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  • #16
    did I say anything about condemnation of reverse clipping? NOOOOO, so don't put words in my mouth, thank you very much.

    groom anyway you want, makes me no difference. I was just passing on what was told to me about reverse clipping. From what I've been told, it does affect the way the hair grows back. Any further questions, you can contact ISCC at

    refering to remark from Helly.
    Last edited by hairdevil; 07-13-08, 12:42 PM.


    • #17
      condemnation- Sorry about that!

      I emailed 'em thanks!

      I just thought you were in the know & would share info.

      And you didn't say it effects the hair growth negatively.

      So that could be true... that it does effect the hair growth.... in that reverse clipping for instance with a 5, does make the hair shorter than clipping with the 5 with the lay... so the effect is possible longer wait between groom times.

      I get it.


      • #18
        Because I LOVE the suction method

        with Clipper Vac, to avoid lines you must go in reverse. It is closer, but I use 7F so much I actually found a 7F in a purse pocket when searching for my keys tonight. LOL I realize hairdevil does not use a CV. I am sure her clips look smooth her way too. How she avoids hair splinters, I have no idea. I never have them anywhere ever. It is just a preference.


        • #19
          Eli, many of us have been doing reverse shaving for years...some as long as 20 years. In my experience, it doesn't affect the growth at all, with the possible exception of doing a 10 reverse or higher. I'm not sure it really has much of an effect even then.

          I've seen plenty of dogs that were clipped prior to surgery, where they use a 40 or 50 and go against the growth. The hair grew back just fine, without any delay. Sometimes I've seen hyperpigmentation in the hair that grows back, but it's usually brief, and the coat returns to normal once the skin gets over the insult caused by the surgery.

          The theory, as I understand it, is that reverse shaving can cause the hair to "snap back" and grow under the skin instead of emerging as it should. No way do I see that happening when you're doing a 5 reverse, most definitely not with a snap on comb. The hair just isn't that short.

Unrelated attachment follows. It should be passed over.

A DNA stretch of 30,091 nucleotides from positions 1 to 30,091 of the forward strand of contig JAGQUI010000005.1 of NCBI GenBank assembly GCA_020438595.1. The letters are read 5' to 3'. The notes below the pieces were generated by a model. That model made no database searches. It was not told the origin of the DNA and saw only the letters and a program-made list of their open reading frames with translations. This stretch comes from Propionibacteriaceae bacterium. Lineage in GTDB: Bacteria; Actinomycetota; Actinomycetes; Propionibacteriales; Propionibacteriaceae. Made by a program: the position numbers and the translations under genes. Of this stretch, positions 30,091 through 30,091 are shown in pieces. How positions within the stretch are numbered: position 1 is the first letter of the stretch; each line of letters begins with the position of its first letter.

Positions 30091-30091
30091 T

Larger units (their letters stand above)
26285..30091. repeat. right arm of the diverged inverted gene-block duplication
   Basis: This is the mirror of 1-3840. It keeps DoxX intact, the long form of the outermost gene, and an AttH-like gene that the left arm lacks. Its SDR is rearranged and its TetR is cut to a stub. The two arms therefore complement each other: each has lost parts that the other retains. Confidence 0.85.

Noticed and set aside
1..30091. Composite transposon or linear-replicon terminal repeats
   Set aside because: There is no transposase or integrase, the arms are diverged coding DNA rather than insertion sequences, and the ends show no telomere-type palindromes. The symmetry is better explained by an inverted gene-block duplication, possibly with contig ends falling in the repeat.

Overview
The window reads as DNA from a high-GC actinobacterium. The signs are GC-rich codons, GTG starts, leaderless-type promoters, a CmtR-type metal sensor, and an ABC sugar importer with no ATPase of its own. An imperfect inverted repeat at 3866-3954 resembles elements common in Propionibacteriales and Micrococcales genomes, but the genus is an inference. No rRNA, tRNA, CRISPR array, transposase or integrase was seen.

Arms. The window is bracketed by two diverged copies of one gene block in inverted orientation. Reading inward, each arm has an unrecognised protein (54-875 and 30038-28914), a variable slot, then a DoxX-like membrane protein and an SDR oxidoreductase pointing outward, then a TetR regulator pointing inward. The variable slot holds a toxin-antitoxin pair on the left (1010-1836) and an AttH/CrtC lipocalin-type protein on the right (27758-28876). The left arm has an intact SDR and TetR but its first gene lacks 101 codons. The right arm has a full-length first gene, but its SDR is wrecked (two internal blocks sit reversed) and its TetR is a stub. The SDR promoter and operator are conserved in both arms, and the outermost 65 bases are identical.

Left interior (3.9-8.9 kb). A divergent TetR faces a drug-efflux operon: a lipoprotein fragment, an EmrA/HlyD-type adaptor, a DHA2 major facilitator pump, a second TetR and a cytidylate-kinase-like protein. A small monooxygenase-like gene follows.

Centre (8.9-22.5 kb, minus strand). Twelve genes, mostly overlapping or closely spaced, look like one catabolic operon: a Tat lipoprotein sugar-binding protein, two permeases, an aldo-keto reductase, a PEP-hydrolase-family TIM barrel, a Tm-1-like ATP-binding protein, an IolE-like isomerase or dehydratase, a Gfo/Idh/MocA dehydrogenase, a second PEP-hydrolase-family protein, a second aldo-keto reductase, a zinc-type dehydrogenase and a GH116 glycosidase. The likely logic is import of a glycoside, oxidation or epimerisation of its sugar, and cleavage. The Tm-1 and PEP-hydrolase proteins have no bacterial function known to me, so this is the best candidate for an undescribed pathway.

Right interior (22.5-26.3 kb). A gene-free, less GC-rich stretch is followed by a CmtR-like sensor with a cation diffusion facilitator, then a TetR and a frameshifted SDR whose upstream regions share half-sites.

Other than the above mentioned ingrown hair, I personally don't see what difference it would make what direction you cut the hair from. When I'm doing a layered scissor cut, I'm cutting against the lay of the hair, and that doesn't seem to cause any problems, either.


          • #20
            Well i didn't mean for my thread to start arguments, but i just wanted to share this with everyone else how easy this technique was for me. I have even had some clients request me to do their dogs because the other groomers refuse to do it that way. It just comes out so much smoother. On the other hand, i have known a certain lab that is now 12 years old that has always gotten shaved with a #7A, and she has never had any problems with the hairshaft, skin is in perfect condition, no fatty tumors or anything. I will keep doing this as it is way easier and smoother and the clients love this. But i don't do this on every dog, only the ones with stiff, hard coats and the occasional Straight haired Shih-tzu who's mom requested a #7 ao. Thanks for all the replies. I didn't realize just how many of you used this technique also, so i'm not in the dark after all. LOL


            • #21
              This is great!

              Thanks to all of you for the info on reverse clipping. I tried this on a Pom whose coat was so damaged from years of clippering that a smooth even shave took me nearly an hour when clippering as I was taught in school (that was only 14 months ago...). Took me half the time this round and required very little scissoring to get a nice sculpted look.
              Also tried it on a Golden shave down, best job I have done to date on this dog.


              • #22
                Our shop cuts in reverse depending on the coat. Definately wire or hard coats like labs and rotts. We do cocker and springer strips also this way.


                • #23
                  I shave in reverse a lot. I shave with a lot. I will even alternate with and against on the same dog. I have a springer, for example, that gets a 7 ao, but there are a few spots where the hair is just so flat against him that no amount of backbrushing will help me get it right with the grain, so I plop on a SS comb and run against the grain in those areas and it works like a charm.

                  I've found that a #2 or #1 SS comb in reverse on labs works amazingly. So easy to blend the head and tail with it too.

                  I love being able to do different things all the time and keep it mixed up. It keeps me from getting bored.